U.S. Approves Boeing-Lockheed Rocket Venture Despite Concerns

Oct. 4, 2006
Conditions are set forth to mitigate anticompetitive harm.

While acknowledging the deal would deliver a severe blow to competition, U.S. authorities have approved a joint venture for rocket launching of aerospace giants Boeing and Lockheed Martin. The Federal Trade Commission announced Oct. 3 that it cleared the United Launch Alliance (ULA) of the two firms after the Pentagon argued the deal would "advance national security."

The FTC, however, acknowledged that the merging of the units would "cause significant anticompetitive harm" and set forth conditions aimed at mitigating concerns about competition. The approval came at the conclusion of an apparent clash between antitrust regulators and the Defense Department over the plan announced in May 2005 by Boeing and Lockheed Martin for launching of defense satellites.

The FTC said it concluded that the merger would violate U.S. antitrust laws "by substantially lessening competition in the U.S. markets for government MTH (medium-to-heavy) launch services and government space vehicles," according to an FTC statement. "The consolidation of the nations only two suppliers of government MTH launch services is likely to cause significant anticompetitive harm. In its analysis of the transaction, however, the Commission also noted that national security issues are also central to a complete consideration of the proposed joint venture."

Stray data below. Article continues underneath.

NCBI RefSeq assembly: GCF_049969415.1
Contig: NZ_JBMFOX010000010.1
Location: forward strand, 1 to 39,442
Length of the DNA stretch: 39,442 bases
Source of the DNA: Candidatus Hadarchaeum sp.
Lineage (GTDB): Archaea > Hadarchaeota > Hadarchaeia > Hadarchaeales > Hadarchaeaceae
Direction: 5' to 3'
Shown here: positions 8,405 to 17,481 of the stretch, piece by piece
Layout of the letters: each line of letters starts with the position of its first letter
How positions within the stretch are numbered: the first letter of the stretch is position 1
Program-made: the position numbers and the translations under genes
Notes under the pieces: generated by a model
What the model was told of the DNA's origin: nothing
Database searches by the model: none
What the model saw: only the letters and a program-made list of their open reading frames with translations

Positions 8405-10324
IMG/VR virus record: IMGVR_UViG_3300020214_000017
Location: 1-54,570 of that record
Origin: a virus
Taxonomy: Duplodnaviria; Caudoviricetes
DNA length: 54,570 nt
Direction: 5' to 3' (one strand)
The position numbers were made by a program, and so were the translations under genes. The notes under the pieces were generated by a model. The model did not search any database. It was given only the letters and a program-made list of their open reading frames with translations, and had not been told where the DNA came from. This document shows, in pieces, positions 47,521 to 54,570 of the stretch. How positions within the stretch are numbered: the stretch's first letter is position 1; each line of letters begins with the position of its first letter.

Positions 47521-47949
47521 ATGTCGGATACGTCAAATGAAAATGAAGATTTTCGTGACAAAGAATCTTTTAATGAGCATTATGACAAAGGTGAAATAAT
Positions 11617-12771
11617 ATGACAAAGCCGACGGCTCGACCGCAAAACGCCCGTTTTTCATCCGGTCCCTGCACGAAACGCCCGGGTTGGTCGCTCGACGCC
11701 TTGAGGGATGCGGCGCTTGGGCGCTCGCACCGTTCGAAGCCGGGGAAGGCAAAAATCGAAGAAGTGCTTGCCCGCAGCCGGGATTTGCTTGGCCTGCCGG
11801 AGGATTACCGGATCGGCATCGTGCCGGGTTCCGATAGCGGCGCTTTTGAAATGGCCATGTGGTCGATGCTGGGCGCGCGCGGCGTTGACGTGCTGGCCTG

The statement said the Defense Department "informed the Commission that the creation of ULA will advance national security by improving the United States' ability to access space reliably." The FTC said it ordered the new joint venture to "cooperate on equivalent terms with all providers of government space vehicles," and "provide equal consideration and support to all launch services providers."

The company also "must safeguard competitively sensitive information obtained from other space vehicle and launch services providers," the FTC said.

Despite the approval, the FTC's competition office said the U.S. government "is unlikely to benefit from much of the cost savings that may be generated by the transaction."

Copyright Agence France-Presse, 2006

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